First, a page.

Idaho State University anthropology Professor Katherine Reedy receives $331,126 grant to study subsistence on the lower Alaskan peninsula
July 6, 2016
POCATELLO – Idaho State University anthropology professor Katherine Reedy recently received a $331,126 grant from the United States Fish and Wildlife Service and the Office of Subsistence Management to study subsistence in communities on Alaska’s lower peninsula.
According to Reedy, the grant will fund a three-year project where Reedy will survey three villages’ subsistence and collect a series of data. This will round out a project in which she surveyed the other eight villages in the Aleutian Chain. The data she collects will help tell the regional and individual stories of the Native Aleut villages.
The villages Reedy will conduct research in are coastal with few land resources and no agriculture. She is hoping that the data she collects will help the villages with their various conflicts. Their entire communities are based off of commercial fishing and they struggle to maintain their local fishing fleets due to management changes and outsiders fishing. Reedy will help document the role of subsistence as it relates to commercial fishing in order to support efforts for more fishing rights. Two of the communities are also in conflict over a road and land use with the federal government, and the data she collects will also help inform this process.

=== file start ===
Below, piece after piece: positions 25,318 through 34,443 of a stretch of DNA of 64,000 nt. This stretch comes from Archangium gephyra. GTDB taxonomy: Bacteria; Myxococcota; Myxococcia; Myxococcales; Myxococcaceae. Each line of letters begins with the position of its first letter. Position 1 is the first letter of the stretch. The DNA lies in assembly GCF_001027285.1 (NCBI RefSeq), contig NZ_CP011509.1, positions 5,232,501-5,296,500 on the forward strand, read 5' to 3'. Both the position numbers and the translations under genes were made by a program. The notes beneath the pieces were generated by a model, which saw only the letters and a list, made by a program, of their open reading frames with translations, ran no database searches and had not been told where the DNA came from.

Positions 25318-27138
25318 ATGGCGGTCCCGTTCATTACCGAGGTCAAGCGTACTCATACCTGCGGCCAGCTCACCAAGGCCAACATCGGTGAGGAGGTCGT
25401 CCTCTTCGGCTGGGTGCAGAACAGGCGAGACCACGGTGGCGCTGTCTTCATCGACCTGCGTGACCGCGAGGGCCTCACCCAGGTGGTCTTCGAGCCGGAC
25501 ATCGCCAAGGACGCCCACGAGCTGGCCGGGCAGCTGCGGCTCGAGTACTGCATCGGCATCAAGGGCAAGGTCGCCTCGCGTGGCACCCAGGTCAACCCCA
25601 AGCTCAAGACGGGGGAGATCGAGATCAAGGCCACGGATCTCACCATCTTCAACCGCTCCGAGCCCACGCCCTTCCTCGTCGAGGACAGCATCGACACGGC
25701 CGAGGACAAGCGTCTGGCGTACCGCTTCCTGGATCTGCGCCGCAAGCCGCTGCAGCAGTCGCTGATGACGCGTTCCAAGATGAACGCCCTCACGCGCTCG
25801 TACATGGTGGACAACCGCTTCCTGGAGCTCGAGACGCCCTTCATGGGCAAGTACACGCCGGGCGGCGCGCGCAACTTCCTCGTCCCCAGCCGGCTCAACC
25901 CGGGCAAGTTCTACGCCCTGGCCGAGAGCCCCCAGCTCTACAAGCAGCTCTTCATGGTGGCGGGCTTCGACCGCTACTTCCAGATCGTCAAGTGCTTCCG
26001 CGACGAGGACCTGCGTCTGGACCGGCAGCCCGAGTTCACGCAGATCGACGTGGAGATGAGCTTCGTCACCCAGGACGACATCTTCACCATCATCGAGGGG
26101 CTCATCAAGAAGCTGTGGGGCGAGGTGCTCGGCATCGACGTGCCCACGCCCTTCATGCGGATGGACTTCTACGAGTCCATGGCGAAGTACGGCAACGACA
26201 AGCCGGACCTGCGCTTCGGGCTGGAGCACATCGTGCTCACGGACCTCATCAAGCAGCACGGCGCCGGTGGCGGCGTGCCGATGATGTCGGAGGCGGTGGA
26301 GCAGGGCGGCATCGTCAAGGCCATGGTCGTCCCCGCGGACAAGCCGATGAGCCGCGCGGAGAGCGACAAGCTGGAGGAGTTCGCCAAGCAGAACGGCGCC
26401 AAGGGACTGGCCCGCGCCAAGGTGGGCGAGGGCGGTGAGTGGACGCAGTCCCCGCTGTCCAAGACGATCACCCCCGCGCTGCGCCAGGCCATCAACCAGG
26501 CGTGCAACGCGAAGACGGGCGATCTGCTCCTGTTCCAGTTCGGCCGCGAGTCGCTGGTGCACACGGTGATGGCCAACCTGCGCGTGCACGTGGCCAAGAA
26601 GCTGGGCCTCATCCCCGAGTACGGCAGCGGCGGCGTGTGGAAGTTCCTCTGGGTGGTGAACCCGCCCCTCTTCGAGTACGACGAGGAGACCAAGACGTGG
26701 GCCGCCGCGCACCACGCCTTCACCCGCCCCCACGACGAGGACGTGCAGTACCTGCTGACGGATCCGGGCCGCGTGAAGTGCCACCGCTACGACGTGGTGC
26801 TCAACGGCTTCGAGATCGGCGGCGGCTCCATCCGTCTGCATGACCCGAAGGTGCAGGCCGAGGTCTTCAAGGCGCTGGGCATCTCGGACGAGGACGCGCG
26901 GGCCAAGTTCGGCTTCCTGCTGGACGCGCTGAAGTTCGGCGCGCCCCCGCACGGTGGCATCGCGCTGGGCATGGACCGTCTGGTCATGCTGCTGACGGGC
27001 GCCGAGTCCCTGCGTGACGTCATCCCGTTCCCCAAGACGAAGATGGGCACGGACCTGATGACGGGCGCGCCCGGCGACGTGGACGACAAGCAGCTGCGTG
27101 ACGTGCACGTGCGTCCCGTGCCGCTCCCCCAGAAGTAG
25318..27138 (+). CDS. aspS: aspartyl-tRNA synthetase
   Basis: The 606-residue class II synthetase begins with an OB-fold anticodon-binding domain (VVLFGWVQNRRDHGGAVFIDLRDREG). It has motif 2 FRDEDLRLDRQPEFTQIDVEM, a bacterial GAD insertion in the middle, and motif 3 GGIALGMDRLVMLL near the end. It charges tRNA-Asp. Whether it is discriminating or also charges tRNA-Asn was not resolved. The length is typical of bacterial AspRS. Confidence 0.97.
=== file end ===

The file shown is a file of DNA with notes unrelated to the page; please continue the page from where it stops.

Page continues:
“The data that was previously collected was from the early 90’s and nothing has been collected since,” Reedy said. “The villages are using old data to fight a new fight, and I’m trying to provide some fresh data to support the communities and their conflicts.”
Reedy will also be looking at the social networks and how each village is linked by the sharing of food. She said the communities are very dependent but continuously make an effort to share to maintain connections between them.
Reedy has been studying on the lower Alaska Peninsula for almost 20 years. She started doing research as an undergraduate volunteer on archaeological projects. She admits she did not enjoy archaeology, but wanted to be in these communities getting to know the people and their stories.
The research trips Reedy has taken have been nothing but ordinary. She has almost died in an airplane, had bears trying to get in to her hotel, been attacked by eagles, experienced daily earthquakes and violent boat rides and had flights cancelled due to volcanoes erupting, just to name a few. Her trips also take a minimum of two days travel to reach where she is going.
“I keep doing it because I really love these people and they appreciate my contributions,” Reedy said.
Reedy will be working on the project by herself with a few field assistants and graduate students. When she returns with the collected data, more students will help with data processing and entry.